Brown School plans to go fully online after Thanksgiving

| Senior News Editor

The Brown School of Social Work will switch to fully remote learning after Thanksgiving break, due to concern over a potential COVID-19 outbreak.

While other schools at Washington University have chosen to continue hybrid learning after Thanksgiving, the Brown School has a number of advantages which allowed it to make this transition. Unlike most schools which began classes in mid-September, almost a full month after their usual start date, the Brown School began classes on Aug. 24, leaving them with fewer class days after Thanksgiving. Additionally, according to Brown School Dean Mary McKay, the last few weeks of class for Brown students were particularly amenable to being fully remote.

Grace Bruton | Student Life

“Every school on campus is different,” McKay wrote in a statement to Student Life. “The last ten days or so of the semester… [are] typically filled with final presentations and paper submissions at the Brown School. These learning activities leant themselves well to remote learning and allowed students more latitude as they planned for their safety and health over the upcoming breaks.”

For most of the semester, Brown School professor Chris Weatherly had taught his social work practice to mostly in-person students with an occasional remote participant.

“It’s a very hands-on course meaning that on most of the days, students are broken up into labs where they practice clinical skills directly with partners and in an individual setting or where we kind of create a family setting and a group setting,” Weatherly said.

To be extra careful, Weatherly decided to make the transition to online learning a week early, teaching his first Zoom class last Thursday. Although he was glad his students could be safe, Weatherly noted that certain aspects of his classroom experience were impossible to replicate over Zoom.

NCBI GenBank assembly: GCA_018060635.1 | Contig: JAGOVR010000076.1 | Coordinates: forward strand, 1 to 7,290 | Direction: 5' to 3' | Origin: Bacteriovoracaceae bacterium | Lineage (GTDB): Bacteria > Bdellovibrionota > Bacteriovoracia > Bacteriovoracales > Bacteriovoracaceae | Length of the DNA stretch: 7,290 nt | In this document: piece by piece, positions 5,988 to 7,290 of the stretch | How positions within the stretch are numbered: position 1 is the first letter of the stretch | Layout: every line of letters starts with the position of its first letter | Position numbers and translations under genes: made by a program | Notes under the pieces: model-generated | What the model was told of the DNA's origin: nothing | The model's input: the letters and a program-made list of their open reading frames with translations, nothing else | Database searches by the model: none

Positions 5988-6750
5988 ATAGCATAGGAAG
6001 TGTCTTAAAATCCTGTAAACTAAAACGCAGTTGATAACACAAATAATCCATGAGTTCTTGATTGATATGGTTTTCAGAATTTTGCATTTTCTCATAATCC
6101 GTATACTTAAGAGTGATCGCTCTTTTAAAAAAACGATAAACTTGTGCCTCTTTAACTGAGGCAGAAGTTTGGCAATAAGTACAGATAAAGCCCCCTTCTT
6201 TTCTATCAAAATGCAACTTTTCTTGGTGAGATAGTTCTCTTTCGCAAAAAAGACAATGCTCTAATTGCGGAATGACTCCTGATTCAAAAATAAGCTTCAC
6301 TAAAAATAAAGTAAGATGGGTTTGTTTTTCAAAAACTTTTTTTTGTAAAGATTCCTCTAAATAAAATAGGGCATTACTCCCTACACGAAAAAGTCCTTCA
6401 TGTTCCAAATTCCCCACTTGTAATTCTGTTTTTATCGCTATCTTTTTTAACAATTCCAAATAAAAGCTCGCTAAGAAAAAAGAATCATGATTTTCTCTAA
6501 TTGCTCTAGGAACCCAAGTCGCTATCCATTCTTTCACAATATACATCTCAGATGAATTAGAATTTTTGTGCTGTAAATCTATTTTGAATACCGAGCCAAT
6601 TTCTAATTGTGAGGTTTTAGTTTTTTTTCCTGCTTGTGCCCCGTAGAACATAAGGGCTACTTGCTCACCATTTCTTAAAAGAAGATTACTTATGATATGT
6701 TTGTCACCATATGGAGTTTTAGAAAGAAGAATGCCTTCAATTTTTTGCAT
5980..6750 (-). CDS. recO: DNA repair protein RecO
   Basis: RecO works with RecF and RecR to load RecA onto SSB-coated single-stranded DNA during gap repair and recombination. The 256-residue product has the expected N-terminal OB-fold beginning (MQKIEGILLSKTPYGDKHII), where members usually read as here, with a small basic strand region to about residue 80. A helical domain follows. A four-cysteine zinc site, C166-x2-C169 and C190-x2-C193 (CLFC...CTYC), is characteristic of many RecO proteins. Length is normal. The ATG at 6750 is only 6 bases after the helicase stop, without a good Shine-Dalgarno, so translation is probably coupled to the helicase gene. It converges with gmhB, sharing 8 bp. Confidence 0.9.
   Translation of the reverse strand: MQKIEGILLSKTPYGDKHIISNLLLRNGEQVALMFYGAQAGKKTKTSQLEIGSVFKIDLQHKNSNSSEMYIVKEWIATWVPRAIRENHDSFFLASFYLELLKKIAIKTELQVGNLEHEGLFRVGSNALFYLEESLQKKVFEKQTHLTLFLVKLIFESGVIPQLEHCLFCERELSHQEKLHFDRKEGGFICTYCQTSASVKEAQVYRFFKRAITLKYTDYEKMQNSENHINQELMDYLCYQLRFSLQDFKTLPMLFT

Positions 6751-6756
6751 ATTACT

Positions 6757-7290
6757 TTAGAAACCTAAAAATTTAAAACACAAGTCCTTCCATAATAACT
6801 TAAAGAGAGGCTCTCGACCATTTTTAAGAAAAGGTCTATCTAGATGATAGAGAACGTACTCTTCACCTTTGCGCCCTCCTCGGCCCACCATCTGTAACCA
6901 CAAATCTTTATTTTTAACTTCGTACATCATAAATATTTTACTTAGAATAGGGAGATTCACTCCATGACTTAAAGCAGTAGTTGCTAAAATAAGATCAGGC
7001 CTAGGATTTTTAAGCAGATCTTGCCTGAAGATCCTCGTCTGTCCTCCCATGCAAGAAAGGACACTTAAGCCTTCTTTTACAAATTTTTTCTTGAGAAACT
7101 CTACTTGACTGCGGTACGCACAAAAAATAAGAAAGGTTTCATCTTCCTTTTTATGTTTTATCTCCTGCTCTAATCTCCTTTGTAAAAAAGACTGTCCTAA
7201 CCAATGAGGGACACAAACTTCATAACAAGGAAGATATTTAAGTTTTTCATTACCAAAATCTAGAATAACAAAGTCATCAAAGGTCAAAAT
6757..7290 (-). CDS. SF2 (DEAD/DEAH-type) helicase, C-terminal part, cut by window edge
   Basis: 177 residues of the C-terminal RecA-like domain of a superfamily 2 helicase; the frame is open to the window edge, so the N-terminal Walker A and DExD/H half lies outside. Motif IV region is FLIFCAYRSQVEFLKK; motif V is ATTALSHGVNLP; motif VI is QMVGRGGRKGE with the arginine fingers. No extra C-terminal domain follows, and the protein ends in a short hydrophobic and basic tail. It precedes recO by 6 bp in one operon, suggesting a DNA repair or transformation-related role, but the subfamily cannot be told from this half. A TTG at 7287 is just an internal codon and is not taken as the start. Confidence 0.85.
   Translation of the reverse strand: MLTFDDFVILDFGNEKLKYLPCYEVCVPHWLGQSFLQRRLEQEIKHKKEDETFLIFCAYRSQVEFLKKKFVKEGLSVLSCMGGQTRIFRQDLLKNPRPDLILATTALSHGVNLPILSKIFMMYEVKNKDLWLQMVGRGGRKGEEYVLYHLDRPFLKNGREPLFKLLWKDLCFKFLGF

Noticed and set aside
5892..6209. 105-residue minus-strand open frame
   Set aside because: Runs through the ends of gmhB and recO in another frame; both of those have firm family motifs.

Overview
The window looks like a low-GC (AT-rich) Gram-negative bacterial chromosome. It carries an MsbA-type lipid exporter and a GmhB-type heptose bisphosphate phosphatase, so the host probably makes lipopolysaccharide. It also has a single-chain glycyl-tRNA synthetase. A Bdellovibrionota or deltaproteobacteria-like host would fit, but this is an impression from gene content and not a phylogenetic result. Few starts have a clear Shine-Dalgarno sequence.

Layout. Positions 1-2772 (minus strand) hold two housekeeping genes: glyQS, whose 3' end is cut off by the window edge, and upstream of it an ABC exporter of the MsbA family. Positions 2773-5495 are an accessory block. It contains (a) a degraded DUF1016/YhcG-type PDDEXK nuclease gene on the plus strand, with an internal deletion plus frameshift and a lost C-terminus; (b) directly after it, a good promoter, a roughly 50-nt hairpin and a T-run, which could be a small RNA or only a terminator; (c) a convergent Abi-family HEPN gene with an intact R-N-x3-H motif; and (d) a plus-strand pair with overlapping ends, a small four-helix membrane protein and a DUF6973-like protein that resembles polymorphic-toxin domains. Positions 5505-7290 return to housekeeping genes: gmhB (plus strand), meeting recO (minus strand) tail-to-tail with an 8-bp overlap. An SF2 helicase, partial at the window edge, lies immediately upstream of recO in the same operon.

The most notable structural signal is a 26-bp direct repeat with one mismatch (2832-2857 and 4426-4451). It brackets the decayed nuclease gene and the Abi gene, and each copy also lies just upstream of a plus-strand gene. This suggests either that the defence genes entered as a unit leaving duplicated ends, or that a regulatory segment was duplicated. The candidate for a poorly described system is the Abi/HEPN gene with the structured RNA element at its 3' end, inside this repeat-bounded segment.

“It’s more effective to teach clinical skills in-person, because it’s not just about talking to someone,” Weatherly said. “It’s about reading body language, it’s about nonverbal communication. So we are losing that. We are also just losing the general relief we feel when we’re able to see each other.”

Doctoral student Autumn Asher BlackDeer, who has been fully remote this semester, noted that in her experience, the flaws of online learning are often overlooked by those who are looking for simple solutions to complex problems.

“Virtual learning isn’t as simple as transferring all in-person content to be over Zoom,” Asher said. “We really have to think about how we’re conveying course content and giving students more time to absorb the material.”

According to Weatherly, the possibility of a switch to fully online learning had been planned for since the beginning of the semester.

“I felt prepared to do a switch [to online learning] at the last minute,” Weatherly said. “This was something that we honestly anticipated because of the kind of countrywide trends we saw when schools were opening, that they were going online within three weeks. So we generally prepared for that, just by doing this hybrid model in that we did recorded lectures instead of in-class lectures, and we were kind of prepping for that move in general.”

Although Asher agreed that the school’s decision to go online was ultimately correct, she raised concerns about the timing of the announcement, as well as the stress and uncertainty that it created for many students.

“I think the decision was correct but ultimately really delayed…I think we honestly should just conclude the semester before going on the November break,” Asher said. “Asking students to switch modalities for the last two weeks of instruction, typically for final presentations, papers and exams, just seems like way too big of an ask for such a short time period.”

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